Thus Scipio saved these men also, who had been given up for lost. When the army at a distance saw him returning safe, and that he had saved the others contrary to expectation, they shouted for joy and conceived the idea that he was aided by the same deity that was supposed to have enabled his grandfather Scipio to foresee the future. Manilius then returned to his camp in front of the city, having suffered severely from not following the advice of Scipio, who had tried to dissuade him from the expedition. When all were grieved that those who had fallen in battle, and especially the tribunes, remained unburied, Scipio released one of the captives and sent him to Hasdrubal, asking that he would give burial to the tribunes. The latter searched among the corpses, and, recognizing them by their signet rings (for the military tribunes wore gold rings while common soldiers had only iron ones), he buried them, thus thinking to do an act of humanity not uncommon in war, or perhaps because he was in awe of the reputation of Scipio and thought to do him a service. As the Romans were returning from the expedition against Hasdrubal, Phameas made an attack upon them while demoralized by that disaster, and as they came into camp the Carthaginians made a sally from the city and killed some of the camp followers.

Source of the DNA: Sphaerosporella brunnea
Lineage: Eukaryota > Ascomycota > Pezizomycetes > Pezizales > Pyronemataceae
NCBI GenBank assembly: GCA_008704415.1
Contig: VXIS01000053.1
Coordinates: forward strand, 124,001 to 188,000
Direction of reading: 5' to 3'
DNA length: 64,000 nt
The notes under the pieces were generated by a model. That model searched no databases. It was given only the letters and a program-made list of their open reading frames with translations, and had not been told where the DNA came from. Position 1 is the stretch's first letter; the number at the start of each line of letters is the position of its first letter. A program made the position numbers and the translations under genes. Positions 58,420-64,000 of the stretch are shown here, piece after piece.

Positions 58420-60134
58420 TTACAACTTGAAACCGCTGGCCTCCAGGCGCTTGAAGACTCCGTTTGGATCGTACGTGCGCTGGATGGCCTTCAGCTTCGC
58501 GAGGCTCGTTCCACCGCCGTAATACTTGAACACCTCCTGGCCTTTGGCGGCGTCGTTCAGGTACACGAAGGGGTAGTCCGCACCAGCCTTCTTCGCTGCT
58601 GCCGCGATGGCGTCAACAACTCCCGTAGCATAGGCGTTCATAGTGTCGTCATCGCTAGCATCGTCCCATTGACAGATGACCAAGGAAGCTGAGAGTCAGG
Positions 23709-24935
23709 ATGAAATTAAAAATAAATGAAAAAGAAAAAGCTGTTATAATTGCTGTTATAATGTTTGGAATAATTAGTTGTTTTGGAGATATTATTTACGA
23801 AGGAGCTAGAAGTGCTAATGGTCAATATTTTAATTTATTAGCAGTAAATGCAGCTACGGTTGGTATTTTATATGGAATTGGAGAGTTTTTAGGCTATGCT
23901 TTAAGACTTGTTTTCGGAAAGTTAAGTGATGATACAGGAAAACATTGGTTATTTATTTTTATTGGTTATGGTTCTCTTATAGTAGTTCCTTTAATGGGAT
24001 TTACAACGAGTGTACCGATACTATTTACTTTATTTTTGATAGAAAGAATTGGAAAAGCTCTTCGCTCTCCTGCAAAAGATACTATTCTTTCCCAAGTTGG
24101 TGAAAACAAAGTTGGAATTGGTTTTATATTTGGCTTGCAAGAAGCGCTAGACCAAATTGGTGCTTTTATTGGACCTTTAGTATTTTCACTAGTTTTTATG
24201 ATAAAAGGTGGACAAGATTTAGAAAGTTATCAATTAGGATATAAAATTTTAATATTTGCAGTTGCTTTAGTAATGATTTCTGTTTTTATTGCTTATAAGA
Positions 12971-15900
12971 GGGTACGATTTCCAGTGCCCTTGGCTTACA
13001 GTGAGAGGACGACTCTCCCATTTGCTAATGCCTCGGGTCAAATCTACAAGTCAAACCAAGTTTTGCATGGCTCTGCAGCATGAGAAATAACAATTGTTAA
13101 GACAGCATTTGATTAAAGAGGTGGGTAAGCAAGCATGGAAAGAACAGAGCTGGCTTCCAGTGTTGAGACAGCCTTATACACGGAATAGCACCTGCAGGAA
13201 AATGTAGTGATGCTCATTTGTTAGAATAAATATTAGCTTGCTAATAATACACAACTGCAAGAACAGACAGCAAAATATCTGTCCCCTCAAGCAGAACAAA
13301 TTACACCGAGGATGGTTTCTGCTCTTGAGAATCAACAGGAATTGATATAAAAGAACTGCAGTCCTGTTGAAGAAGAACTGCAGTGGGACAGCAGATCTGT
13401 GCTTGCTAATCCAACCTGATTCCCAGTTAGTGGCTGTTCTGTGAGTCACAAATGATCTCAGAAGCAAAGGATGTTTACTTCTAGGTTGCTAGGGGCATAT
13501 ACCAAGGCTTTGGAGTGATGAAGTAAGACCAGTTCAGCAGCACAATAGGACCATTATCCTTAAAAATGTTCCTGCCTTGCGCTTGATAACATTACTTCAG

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THE PUNIC WARS
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